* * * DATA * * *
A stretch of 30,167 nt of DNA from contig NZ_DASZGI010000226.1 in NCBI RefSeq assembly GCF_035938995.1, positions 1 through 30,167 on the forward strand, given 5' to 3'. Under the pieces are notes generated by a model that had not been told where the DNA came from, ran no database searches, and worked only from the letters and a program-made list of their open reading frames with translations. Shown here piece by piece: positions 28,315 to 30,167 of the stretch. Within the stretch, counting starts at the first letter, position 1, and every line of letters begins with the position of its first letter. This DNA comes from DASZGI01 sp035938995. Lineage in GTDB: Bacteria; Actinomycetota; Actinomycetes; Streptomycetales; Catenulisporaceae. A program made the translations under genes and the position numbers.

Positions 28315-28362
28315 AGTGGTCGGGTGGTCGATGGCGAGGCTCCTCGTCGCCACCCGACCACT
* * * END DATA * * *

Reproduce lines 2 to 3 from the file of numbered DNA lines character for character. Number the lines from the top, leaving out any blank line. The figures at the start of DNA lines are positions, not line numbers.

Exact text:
Positions 28315-28362
28315 AGTGGTCGGGTGGTCGATGGCGAGGCTCCTCGTCGCCACCCGACCACT